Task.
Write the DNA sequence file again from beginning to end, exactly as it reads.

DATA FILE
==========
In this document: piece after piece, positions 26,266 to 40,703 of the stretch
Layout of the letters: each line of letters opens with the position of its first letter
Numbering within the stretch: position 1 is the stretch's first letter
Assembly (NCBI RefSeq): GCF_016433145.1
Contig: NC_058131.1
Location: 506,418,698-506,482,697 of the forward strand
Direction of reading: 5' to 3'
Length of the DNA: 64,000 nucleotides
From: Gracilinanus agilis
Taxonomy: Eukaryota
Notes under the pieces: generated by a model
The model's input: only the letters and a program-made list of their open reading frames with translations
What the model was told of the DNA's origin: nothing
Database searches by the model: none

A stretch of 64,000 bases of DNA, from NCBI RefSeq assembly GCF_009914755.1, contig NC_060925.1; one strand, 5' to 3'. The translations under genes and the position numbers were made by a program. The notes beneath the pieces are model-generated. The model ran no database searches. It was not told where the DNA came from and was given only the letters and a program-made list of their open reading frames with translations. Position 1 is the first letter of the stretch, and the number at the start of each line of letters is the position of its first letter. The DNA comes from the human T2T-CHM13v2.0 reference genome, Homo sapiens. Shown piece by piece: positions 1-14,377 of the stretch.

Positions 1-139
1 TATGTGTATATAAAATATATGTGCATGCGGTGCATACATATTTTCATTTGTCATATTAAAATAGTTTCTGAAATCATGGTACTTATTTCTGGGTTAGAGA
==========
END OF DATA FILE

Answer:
In this document: piece after piece, positions 26,266 to 40,703 of the stretch
Layout of the letters: each line of letters opens with the position of its first letter
Numbering within the stretch: position 1 is the stretch's first letter
Assembly (NCBI RefSeq): GCF_016433145.1
Contig: NC_058131.1
Location: 506,418,698-506,482,697 of the forward strand
Direction of reading: 5' to 3'
Length of the DNA: 64,000 nucleotides
From: Gracilinanus agilis
Taxonomy: Eukaryota
Notes under the pieces: generated by a model
The model's input: only the letters and a program-made list of their open reading frames with translations
What the model was told of the DNA's origin: nothing
Database searches by the model: none

A stretch of 64,000 bases of DNA, from NCBI RefSeq assembly GCF_009914755.1, contig NC_060925.1; one strand, 5' to 3'. The translations under genes and the position numbers were made by a program. The notes beneath the pieces are model-generated. The model ran no database searches. It was not told where the DNA came from and was given only the letters and a program-made list of their open reading frames with translations. Position 1 is the first letter of the stretch, and the number at the start of each line of letters is the position of its first letter. The DNA comes from the human T2T-CHM13v2.0 reference genome, Homo sapiens. Shown piece by piece: positions 1-14,377 of the stretch.

Positions 1-139
1 TATGTGTATATAAAATATATGTGCATGCGGTGCATACATATTTTCATTTGTCATATTAAAATAGTTTCTGAAATCATGGTACTTATTTCTGGGTTAGAGA